- Power ratings: the power amplifier power rating must be rated to handle the expected loudspeaker power output ratings.
- Sensitivity: the sensitivity rating of the speaker must be high enough to obtain the desired perceived loudness without risking overloading the speaker with the amplifier.
It’s also critical that the number of output channels in the amplifier and the number of speakers is adequate for the playback format we want to achieve (mono, stereo, 2.1, surround sound, etc.).
I go into great detail on matching amplifiers and speakers in my article Why Do Speakers Need Amplifiers? (And How To Match Them).
It’s actually quite the science to pick out the optimal symbiotic combination of speakers and amplifiers. However, there are some instances where the choosing is done for us, particularly with active speakers, bringing us to our next point.
• What Is Amplifier Impedance? (Actual Vs. Rated Impedance)
• The Complete Guide To Speaker Impedance (2Ω, 4Ω, 8Ω & More)
• Complete Guide To Speaker Power Handling & Wattage Ratings
• Full Guide To Loudspeaker Sensitivity & Efficiency Ratings
A Note On Active Speakers
Active and powered speakers will have built-in amplifiers explicitly designed for the speaker drivers of the loudspeakers.
More technically, active speakers have built-in amplifiers and active crossover networks (if they are multi-way speakers). In contrast, powered speakers come in speaker sets with one speaker, often the subwoofer, having a multi-channel amp.
So then, when buying an active speaker or a set of powered speakers, you’re effectively purchasing a combination of an amplifier (or amplifiers) and a speaker (or speakers). If the units are of high quality, the speaker(s) and amplifier(s) should be perfectly matched to manufacturer specifications.
In these cases, it’s clear that amplifiers and speaker drivers are equally crucial to the unit’s overall performance as a whole.
To learn more about active, powered and passive speakers, check out my article What Are The Differences Between Passive & Active Speakers?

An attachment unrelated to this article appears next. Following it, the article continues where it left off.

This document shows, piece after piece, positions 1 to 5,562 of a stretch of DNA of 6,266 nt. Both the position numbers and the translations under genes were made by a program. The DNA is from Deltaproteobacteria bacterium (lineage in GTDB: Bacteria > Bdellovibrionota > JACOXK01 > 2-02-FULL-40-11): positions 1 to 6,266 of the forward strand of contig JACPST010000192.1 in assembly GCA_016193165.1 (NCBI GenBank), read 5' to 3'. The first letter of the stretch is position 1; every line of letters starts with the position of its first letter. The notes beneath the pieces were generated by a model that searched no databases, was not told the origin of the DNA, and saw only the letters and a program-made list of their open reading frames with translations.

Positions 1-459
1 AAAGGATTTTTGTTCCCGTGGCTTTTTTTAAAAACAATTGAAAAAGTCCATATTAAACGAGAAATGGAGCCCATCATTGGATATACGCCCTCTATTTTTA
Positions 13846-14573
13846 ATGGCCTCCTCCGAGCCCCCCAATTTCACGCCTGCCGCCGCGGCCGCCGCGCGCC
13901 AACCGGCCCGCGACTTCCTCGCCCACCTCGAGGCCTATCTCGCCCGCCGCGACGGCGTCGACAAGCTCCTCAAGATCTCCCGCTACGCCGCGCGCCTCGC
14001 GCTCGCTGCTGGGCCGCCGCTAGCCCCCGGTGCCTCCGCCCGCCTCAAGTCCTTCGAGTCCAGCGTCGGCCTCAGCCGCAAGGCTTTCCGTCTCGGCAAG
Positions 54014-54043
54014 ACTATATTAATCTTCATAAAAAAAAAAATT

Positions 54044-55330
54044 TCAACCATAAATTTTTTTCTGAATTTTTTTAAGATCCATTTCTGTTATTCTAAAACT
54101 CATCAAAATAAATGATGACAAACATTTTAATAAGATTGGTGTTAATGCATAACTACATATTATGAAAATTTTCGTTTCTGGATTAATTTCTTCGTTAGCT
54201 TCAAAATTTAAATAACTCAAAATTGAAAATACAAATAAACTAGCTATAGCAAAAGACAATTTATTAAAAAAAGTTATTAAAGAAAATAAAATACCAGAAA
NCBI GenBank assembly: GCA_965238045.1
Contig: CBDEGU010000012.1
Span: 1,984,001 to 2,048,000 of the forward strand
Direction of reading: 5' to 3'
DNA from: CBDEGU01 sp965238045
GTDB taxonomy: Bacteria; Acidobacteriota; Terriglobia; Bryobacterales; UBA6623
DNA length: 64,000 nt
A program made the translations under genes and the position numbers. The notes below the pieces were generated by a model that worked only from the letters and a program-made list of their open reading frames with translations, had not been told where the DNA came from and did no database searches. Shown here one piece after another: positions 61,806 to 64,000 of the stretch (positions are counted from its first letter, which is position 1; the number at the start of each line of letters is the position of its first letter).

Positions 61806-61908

The Issue Of Budgeting
As I alluded to in the introductory paragraphs, the question “which is more important, speakers of amplifiers?” may very well be brought forth by budgeting restrictions. So then, on a limited budget, should you buy an amplifier or speakers?
My advice on this matter is to buy both an amplifier and speakers and to split the budget 50/50 to 75/25 between the amp and speakers, respectively.
Active speakers can save you money, whether they’re active PA speakers, studio monitors or combo-style instrument amplifiers.
If you’re buying standalone passive speakers and an amplifier, try to follow the budget split while taking advice from my article mentioned above Why Do Speakers Need Amplifiers? (And How To Match Them).
Other Factors That Affect Listening Experience
Other noteworthy factors, besides the amplifier(s) and speaker(s), that affect the overall listening experience are as follows:
- Acoustics of the listening environment: poor room acoustics will negatively impact even the best speaker/amplifier combination. Proper acoustic treatment is crucial for an optimal listening environment.
- Listener position: similar to room acoustics, the position of the listener will play a role in the listening experience. Try to position yourself optimally near the centre of the speaker array.
- Ambient noise: ambient noise, whether it’s from the construction and traffic outdoors, power mains hum, HVAC, refrigeration, or other people and animals will have negative consequences on the listening experience.
- Audio source material: the quality of the recording will affect the listening experience. An old warped record or worn out tape will not sound as good as mint condition copies. Similarly, in the digital realm, a low-res mp3 or streamed audio will not be a pristine as FLAC.
- Cables: though there’s a lot of snake oil on the cable market, the resistance, capacitance and inductance of the audio cables will play an objective role in audio quality.
Do amplifiers improve sound quality? Amplifiers ideally amplify audio signals linearly and, therefore, do not technically improve or worsen sound quality. However, less-than-ideal amplifiers, amp settings and amplifier-speaker combinations may worsen sound quality. Amps are nevertheless needed to drive speakers and headphones properly.
Do better speakers make a big difference in sound quality? High quality speakers will reproduce audio more effectively than their cheaper counterparts. Improved accuracy, sonically-please colour, decreased distortion, wider soundstage, and other notable improvements are typical. Note that sound quality depends on the entire system and not only on speakers.